Easier burglary than this the world does not offer. Every bachelor quarters on the Isthmus, completely screened in, is entered by two or three screen-doors, none of which is or can be locked. In the building are from twelve to twenty-four wide-open rooms of two or three occupants each, no three of whom know one another’s full names or anything else, except that they are white Americans and ipso facto (so runs Zone philosophy) above dishonesty. The quarters are virtually abandoned during the day. Two negro janitors dawdle about the building, but they, too, leave it for two hours at mid-day. Moreover each of the forty-eight or more occupants probably has several friends or acquaintances or enemies who may drift in looking for him at any hour of the day or night. No negro janitor would venture to question a white American’s errand in a house; Panama is below the Mason and Dixon line. In practice any white American is welcome in any bachelor quarters and even to a bed, if there is one unoccupied, though he be a total stranger to all the community. Add to this that the negro tailor’s runner often has permission to come while the owner is away for suits in need of pressing, that John Chinaman must come and claw the week’s washing out from under the bed where the “rough-neck” kicked it on Saturday night, that there are a dozen other legitimate errands that bring persons of varying shades into the building, and above all that the bachelors themselves, after the open-hearted old American fashion, have the all but universal habit of tossing gold and silver, railroad watches and real-estate bonds, or anything else of whatever value, indifferently on the first clear corner that presents itself. Precaution is troublesome and un-American. It seems a fling at the character of your fellow bachelors—and in the vast majority of Zone cases it would be. But it is in no sense surprising that among the many thousands that swarm upon the Isthmus there should be some not averse to increasing their income by taking advantage of these guileless habits and bucolic conditions. There are suggestions that a few— not necessarily whites—make a profession of it. No wonder “our chief trouble is burglary” and has been ever since the Z. P. can remember. Summed up, the pay-day gold that has thus faded away is perhaps no small amount; compared with what it might have been under prevailing conditions it is little.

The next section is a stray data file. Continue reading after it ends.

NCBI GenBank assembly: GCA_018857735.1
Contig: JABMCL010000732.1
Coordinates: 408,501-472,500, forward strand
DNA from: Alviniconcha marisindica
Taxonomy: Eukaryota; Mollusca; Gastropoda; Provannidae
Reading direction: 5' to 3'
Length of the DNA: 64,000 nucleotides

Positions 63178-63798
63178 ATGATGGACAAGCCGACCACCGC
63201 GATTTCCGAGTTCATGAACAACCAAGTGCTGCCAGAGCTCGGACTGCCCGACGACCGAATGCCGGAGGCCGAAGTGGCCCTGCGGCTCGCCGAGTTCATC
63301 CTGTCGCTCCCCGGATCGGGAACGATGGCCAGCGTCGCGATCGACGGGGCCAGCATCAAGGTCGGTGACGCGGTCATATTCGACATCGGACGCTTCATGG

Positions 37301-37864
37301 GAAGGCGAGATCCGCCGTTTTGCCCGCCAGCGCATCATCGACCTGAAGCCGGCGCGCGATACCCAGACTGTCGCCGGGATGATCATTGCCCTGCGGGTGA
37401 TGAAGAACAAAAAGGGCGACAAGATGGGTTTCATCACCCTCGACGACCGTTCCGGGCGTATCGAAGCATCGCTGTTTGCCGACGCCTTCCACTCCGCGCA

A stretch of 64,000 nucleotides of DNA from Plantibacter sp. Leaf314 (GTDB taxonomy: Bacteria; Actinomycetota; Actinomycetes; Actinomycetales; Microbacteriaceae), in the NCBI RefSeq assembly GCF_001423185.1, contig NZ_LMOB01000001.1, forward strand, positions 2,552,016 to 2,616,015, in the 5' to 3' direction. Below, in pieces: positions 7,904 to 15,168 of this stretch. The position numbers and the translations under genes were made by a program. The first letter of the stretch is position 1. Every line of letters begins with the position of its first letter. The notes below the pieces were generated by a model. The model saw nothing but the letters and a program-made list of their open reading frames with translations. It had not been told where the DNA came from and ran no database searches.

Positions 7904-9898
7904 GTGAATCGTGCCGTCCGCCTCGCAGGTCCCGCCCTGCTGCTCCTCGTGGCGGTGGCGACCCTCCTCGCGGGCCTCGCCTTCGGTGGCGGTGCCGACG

As for detecting such felonies, police officers the world around know that theft of coin of the realm in not too great quantities is virtually as safe a profession as the ministry. The Z. P. plain-clothes man, like his fellows elsewhere, must usually be content in such cases with impressing on the victim his Sherlockian astuteness, gathering the available facts of the case, and return to typewrite his report thereof to be carefully filed away among headquarters archives. Which is exactly what I had to do in the case in question, diving out the door, notebook in hand, to catch the evening train to Panama.